3D printers are rapidly evolving into creation tools for anything from jewelry to blood cells.
Ever more affordable, 3D printers can now be found and purchased online for as little as $1000, meaning it won’t be long before many households have them as common appliances.
Meanwhile, designs for the printers are easily found online and can be manipulated to create anything a person could dream of, from spare parts to new shoes, with no specific knowledge of mechanics or engineering necessary. So far, so good, then, but can 3D printing go too far?
Take the case of the home-printed semi-automatic weapon, created by engineer Michael Guslick this week, just after the tragic Colorado shooting incident in Aurora which claimed 12 lives.
Guslick first announced his achievement on an Internet forum, and said in a later interview with the New York Daily News that the process of printing it “wasn’t that difficult.”
For anyone with any doubts, rest assured, it works. The firearm used a printed reinforced AR-15 lower receiver and successfully fired over 200 rounds.
“To the best of my knowledge, this is the world's first 3D printed firearm to actually be tested,” he wrote.
“It was extremely large and ungainly, but it worked,” he said, adding that the “barrier to entry is certainly being lowered.” Templates like the one Guslick used can be easily accessed online, and anyone with even just basic technological knowledge could probably do what Guslick did, which begs the question; never mind gun control, do we actually need 3-D printer control?
The destructive possibilities of 3D printers in the wrong hands are almost entirely overlooked by mainstream media, and that doesn’t just apply to 3D firearms. The reality is that, in the wrong hands, 3D devices are as capable of destroying things as they are at creating them.
Take another example of Glasgow University chemist Lee Cronin, who recently found a way “to turn a 3D printer into a universal chemistry set.” When built, Cronin’s “chemputer” will be able to produce illicit drugs.
When heroin and semi-automatic weapons can be produced at home with a tap of the print button, how can we ensure the safety of our communities? Will those with 3D printers be required to register like gun users? Should there be legislation barring or tracking the distribution of blueprints for potentially dangerous items?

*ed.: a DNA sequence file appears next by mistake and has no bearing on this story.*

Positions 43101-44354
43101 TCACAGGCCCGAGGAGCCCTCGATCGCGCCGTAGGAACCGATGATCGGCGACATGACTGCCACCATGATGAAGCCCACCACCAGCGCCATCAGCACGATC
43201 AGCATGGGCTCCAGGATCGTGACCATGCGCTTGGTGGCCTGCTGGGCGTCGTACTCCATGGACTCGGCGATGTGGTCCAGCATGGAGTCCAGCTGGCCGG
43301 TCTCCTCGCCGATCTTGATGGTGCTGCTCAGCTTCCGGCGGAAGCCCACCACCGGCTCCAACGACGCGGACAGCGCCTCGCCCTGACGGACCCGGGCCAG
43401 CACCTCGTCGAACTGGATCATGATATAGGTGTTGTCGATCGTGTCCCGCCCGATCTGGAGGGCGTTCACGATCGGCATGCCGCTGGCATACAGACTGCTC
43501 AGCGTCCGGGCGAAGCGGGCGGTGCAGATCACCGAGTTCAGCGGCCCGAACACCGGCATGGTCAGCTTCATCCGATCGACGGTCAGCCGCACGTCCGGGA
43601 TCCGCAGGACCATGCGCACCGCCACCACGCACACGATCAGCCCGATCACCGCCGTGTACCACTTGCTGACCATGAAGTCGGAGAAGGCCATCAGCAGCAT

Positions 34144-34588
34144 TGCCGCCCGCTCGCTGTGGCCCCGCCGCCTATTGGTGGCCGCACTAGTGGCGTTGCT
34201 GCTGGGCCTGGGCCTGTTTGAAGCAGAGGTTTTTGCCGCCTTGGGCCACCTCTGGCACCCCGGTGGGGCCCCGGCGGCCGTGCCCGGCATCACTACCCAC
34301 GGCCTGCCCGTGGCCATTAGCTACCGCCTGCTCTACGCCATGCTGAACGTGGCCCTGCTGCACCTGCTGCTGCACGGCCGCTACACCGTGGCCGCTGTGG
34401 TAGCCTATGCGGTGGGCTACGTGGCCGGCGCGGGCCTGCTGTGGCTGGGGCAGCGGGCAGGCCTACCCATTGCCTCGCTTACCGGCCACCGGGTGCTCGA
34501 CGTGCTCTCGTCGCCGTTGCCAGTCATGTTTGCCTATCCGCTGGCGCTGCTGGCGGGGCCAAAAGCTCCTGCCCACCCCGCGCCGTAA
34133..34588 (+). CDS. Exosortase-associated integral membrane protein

Machines are as productive or destructive as the individual that interfaces with it. The majority of 3D printer owners will produce things that are completely innocuous and non-threatening, but like any other potentially lethal device, we must have a way of tracking what is being produced and by whom....don’t you think?
This of course is a tough situation as faith is not based on the scientific method - it IS in all it's entirety, or it is not and all is lost.... That's tough in today's information society as you are constantly tested and it's hard to "have your own facts" as you are exposed to false facts in everyday life - recently that has resulted in the conservatives attacking science itself... THIS situation is not to be trifled with as it has caused the erosion of so many years of science knowledge and resulted in the polarized politics we "enjoy" today...
I don't really have much of a solution but to break the assault on reason and fight back - which will go directly against many Churches. Perhaps that is what you are left with - let's take off the gloves as the opposition want's us back in the dark ages - and believes we are the greatest nation due to God and fantasies, not science, fact and creating a competitive edge over our competitors by reinvesting in our schools and making education affordable and effective at helping us compete in a world economy.
Actually if you look at the Beeman history page http://www.beeman.com/history.htm you can see that air guns have been around since the 1500's - some of which were .50" caliber.
I find it a bit amusing that people cling to gun rights against a power with nuclear bombs and such - claiming the 2nd Amendment. I understand the paranoia perhaps, but it is a bit ridiculous, and the disparity between Army's and the "common" man are just going to get worse - as with UAV's...
I also don't quite understand how this is a gun as it is not complete - can you say a grenade was printed because a printed casing was stuffed with explosives?
I am concerned about this, but unfortunately as mentioned before I don't think we can limit the devices, but perhaps the individuals - although that involves some pretty scary situations although with cell phones, GPS and biometric integrations who knows what will happen...
"With the assault on the church and faith"
I actually see the reverse happening which worries me greatly. To use one's religious faith to teach kids that the Earth is 5000 years old for example is simply an assault on science.